► Taking or dropping off a child to an event.
You Should Never:-
► Engage in rough physical or sexually provocative games, including horseplay.
► Share a room with a child.
► Allow or engage in any form of inappropriate touching.
► Allow children to use inappropriate language unchallenged.
► Make sexually suggestive comments to a child, even in fun.
► Reduce a child to tears as a form of control.
► Allow allegations made by a child to go unchallenged, unrecorded or not acted upon.
► Do things of a personal nature for children or disabled adults that they can do for themselves.
► Invite or allow children to stay with you at your home unsupervised.
NB. It may sometimes be necessary for staff or volunteers to do things of a personal nature for children, particularly if they are young or are disabled. These tasks should only be carried out with the full understanding and consent of parents and the players involved. There is a need to be responsive to a persons reactions. If a person is fully dependent on you, talk with him/her about what you are doing and give choices where possible. This is particularly so if you are involved in any dressing or undressing of outer clothing, or where there is physical contact, lifting or assisting a child to carry out particular activities. Avoid taking on the responsibility for tasks for which you are not appropriately trained.
If any of the following occur you should record the incident and
report this immediately at email@example.com. Please make sure the parents of
the child are informed:-
► If you accidentally hurt a child.
► If he/she seems distressed in any manner.
► If an individual appears to be sexually aroused by your actions.
► If an individual misunderstands or misinterprets something you have done.
When reporting, please indicate your full name and any contact details, so we can easily get in touch with you, should it be required. All information you provide will be strictly confidential and only passed to relevant authorities, if required.
Currently, we have put in place that all users are requested to upload ID. This is part of our Child and vulnerable person policy, as well as basic security procedures. If a user is uploading photos of underaged or vulnerable people when not for news copy, fully completed model releases are required. If we suspect or get told of any issues that could be putting young and vulnerable people in harms way, necessary actions will be taking, that includes contacting relevant authorities.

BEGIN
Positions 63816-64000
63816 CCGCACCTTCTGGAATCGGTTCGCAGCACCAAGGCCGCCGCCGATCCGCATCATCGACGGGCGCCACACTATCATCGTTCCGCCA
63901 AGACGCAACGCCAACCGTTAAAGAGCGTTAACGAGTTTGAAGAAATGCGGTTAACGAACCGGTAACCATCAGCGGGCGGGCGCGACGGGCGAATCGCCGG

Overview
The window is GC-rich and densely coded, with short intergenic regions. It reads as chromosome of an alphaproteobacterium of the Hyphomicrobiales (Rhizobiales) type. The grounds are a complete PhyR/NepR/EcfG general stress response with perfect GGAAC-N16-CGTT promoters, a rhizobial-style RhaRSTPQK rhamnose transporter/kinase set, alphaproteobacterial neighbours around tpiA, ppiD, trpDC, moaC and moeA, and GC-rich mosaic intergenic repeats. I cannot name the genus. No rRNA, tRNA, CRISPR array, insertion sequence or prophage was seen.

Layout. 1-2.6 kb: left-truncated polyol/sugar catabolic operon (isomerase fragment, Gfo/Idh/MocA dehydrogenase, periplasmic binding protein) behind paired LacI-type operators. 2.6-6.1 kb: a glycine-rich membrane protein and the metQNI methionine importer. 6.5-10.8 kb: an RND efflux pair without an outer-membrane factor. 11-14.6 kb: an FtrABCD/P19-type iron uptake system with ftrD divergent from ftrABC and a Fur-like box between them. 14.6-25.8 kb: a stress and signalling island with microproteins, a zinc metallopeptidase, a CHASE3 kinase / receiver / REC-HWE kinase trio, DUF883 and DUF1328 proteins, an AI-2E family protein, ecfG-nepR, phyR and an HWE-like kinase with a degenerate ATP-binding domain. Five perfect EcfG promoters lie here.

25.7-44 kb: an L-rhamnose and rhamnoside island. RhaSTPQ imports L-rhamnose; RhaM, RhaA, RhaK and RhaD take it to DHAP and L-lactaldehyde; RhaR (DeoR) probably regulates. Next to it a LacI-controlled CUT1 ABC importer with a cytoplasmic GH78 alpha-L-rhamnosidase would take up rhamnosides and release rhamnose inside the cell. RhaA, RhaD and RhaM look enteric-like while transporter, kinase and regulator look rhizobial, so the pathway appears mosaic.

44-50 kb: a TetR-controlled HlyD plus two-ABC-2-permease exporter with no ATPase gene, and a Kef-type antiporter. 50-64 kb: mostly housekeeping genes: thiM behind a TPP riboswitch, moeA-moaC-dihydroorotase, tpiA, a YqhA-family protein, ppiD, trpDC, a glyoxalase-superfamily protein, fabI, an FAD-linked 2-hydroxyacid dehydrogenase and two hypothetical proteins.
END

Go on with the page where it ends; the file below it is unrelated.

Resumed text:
We follow the Editors Code of Practice Committee rules on reporting and photographing as given by The UKs press regulator IMPRESS. If covering any news that is in reference to children or vulnerable people, you must follow their code, even if youre not in the UK. For more information, please go to this website.
Guidance on Photographing Children & Young People
All information within this booklet relates to the laws of England and Wales and may differ from the laws in your jurisdiction. We strongly advise you to check relevant legislations of the country you live/ work in prior to take further action.
No, within the UK you dont. There are no laws preventing photography of people, children, buildings, objects or anything else in a public place, or in any place open to the public where photography is not expressly prohibited. There is no expectation of privacy in a public place, however, do not get overly persistent. Do not chase people and cause an obstruction, otherwise you might find yourself being at risk of facing a harassment charge. If your based or travelling outside the UK, please note that rules might be different.
No, within the UK it is not illegal to take photographs of children in a public location as long as you dont capture an indecent photograph. However, you should keep in mind that some schools and children's sports venues may choose to restrict photography at some events. Such venues are private property and can impose any rules they wish. Therefore we strongly recommend you to make some research before attending any event and make sure that there are no any specific restrictions enforced by the event organiser. Please note that outside the UK, the rules might be different!